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Growing Elder

Listening to your inner horticultural therapist.


Spring garden tidy-up continues at Ditch Cottage, and a regime of horticultural therapy is also underway. To begin, I have enforced a morning stretching regime — a minimal endeavor practiced before rising — to alleviate aches associated with the bending, yanking and straining of basic yard work that awaits me.

Elaeagnus ebbingei should be grown more often in our area. It mounds luxuriously, boasts silvery green leaves and creates a fine year-round hedge.
(Photo by Vivian Savitt)

If I am in good-brain-mode, I remember to apply a SPF moisturizer to help resist the bloody cuts and ruts that mysteriously appear on my skin while outside. Mysteriously, because unlike Br'er Rabbit of "Uncle Remus" tales, I venture nowhere near a briar patch yet often look like I did. Although I perceive of my persona as thick-skinned, gamma rays and UV light have taken their toll. My skin is thinner and less pliant, vulnerable to boo-boos and scrapes.

Garden triage has become a fact as I grow elder. And I am not alone. Acquaintances over age 55 report similar woes. All of us conclude that although we are performing the same garden chores as in previous years, our fatigue factor has markedly increased. Furthermore, we feel more pain.

The culprit, of course, is an aging body, not mischievous garden fairies. So I have taken steps to keep my time in the garden enjoyable.


Now I work in 20-30 minute intervals, then change tasks. For example, after I've pruned for 20 minutes, I switch to watering or else sit on a patio chair, drink a glass of water and daydream. A change in body position, thereby muscle usage, can prevent muscle-specific strain. Day-dreaming anytime is excellent, relaxing mojo.

If you are not ready to transition to raised beds (including rubber tires, straw bales or water troughs) in an effort to moderate back or shoulder problems, use a chair or bench while working your regular flower beds. This narrows the span of your stretch and curtails pulled muscles.

garden 2
Outstanding shrub choices for our area include the hardy and beautiful nandina, mahonia and elaeagnus. Above: The yellow fluorescence of mahonia blooms in spring. (Photo by Vivian Savitt)

Other maladies can be diminished by using a range of gardening tools specifically designed to ease arthritic and joint pain. If a new tool enables the task at-hand to be accomplished faster and painlessly, the cost-benefit of purchasing one is obvious. Advantages are also derived from keeping your shovels, pruners and lopper sharpened, thus easier to use.

I first wrote about age-conscious design two years ago when highlighting Sydney Eddison's fine book, Gardening for a Lifetime: How to Garden Wiser as You Grow Older (August 2012).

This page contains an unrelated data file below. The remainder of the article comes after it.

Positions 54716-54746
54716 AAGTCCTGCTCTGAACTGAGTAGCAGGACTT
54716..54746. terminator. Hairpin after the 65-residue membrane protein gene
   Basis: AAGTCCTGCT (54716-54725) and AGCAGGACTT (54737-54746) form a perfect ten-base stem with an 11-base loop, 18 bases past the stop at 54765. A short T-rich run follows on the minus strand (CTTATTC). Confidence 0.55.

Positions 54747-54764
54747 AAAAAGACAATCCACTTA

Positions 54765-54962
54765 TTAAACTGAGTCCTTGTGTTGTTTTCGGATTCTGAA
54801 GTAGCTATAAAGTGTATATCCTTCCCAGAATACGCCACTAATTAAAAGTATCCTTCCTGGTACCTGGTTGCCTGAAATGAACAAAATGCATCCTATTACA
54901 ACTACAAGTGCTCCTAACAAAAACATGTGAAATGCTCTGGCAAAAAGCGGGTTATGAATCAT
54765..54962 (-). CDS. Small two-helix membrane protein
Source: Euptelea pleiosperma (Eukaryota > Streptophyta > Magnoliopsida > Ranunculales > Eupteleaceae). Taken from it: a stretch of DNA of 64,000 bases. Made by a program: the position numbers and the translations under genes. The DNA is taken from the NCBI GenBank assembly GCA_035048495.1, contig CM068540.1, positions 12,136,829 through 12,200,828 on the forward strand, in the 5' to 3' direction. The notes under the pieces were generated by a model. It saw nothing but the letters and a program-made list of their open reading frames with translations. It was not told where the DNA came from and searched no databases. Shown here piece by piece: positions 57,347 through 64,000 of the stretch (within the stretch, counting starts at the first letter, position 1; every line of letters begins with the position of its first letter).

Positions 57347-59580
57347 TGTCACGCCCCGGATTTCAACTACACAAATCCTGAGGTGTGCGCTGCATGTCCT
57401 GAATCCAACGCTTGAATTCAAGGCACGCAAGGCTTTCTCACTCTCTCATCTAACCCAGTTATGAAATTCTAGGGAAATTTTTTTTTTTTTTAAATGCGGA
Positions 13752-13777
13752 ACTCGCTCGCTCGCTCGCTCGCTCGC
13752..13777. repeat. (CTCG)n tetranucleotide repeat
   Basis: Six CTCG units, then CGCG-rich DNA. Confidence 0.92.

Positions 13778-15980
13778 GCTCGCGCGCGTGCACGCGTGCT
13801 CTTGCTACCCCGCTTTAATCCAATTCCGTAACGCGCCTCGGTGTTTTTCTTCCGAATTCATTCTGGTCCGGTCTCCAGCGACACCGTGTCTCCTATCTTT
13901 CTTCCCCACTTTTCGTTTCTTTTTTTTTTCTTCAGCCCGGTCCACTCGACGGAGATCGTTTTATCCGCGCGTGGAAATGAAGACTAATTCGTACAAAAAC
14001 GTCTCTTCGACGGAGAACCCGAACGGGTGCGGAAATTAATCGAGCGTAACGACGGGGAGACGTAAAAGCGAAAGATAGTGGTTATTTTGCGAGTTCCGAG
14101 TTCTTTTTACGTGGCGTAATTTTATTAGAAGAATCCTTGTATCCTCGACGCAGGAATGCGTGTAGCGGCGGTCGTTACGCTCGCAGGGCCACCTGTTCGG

Among other advice, Eddison argues the value of replacing perennials with shrubs. The shrubs shown here seldom need pruning. Replacing perennial areas with shrubs eliminates strenuous tasks like dividing plants and bulbs, deadheading and stalking. By using shrubs, you reduce the size of the garden's most labor-intensive areas.

In the future, this column will continue to describe ways to help age-proof a garden and simultaneously become our own best horticultural therapists.



Garden News


Nandina berries are eye-stoppers. The shrub’s bamboo-like foliage also creates an Asian or contemporary ambiance that can serve as the framework for a garden theme. (Photo by Vivian Savitt)

Beginning this year, the Town and Country Garden Club will award grants in the $1,000-$5,000 range for projects that emphasize "environmental beautification or improve the quality of life for Silver City area residents." Grantees must be nonprofit 501(c)(3) organizations.

Dr. Melinda L. McClanahan, TCGC president, reports that the club will continue to award their "Christmas Gifts" to Silver City nonprofit organizations who have demonstrated value to the local area. In 2013, McClanahan says, "This amounted to $26,400 in gifts to 22 organizations." Recipients included the Silver City, Bayard and Gila Valley Libraries, El Refugio, High Desert Humane Society and the Silco Theater Project.

A form describing the grant proposal procedure is available at the Town & Country Thrift Store, 606 N. Bullard St., open Wednesday, Friday and Saturday, 9 a.m. to 2 p.m.

The thrift store, an all-volunteer operation, is owned by TCGC and generates enough profit, McClanahan says, to "also support projects like workshops, seminars and WNMU scholarships."

McClanahan continues, "Our garden club's grant and fellowship activities are how we say, 'thank you, Silver City,' for supporting the thrift store."



Act Before They Go to Seed


The herb, rosemary, can reach four-feet heights and usually endures our winters if planted near a wall. The species pictured above has taken five years to reach optimum height.

Gila Hot Springs gardener Adrienne Knute reports success using a vinegar and salt mixture to eradicate the weed commonly called filaree or stork's bill (Erodium cicutarium). "The leaves," Knute says, "turn brown and blow away. I notice the best results on weeds without deep roots."

Knute combines the vinegar with one tablespoon of salt in a 32-ounce spray bottle.

Dr. Jamshid Ashigh, agricultural extension agent and weed specialist at NMSU, affirms that "vinegar is a contact herbicide that burns the plant's leaves if applied early. The gardener can also pull out the weed manually.

"Filaree," Dr. Ashigh continues, "is a winter annual that will not return if removed before it produces seed, usually in late spring."




Vivian Savitt gardens at Ditch Cottage in Silver City.



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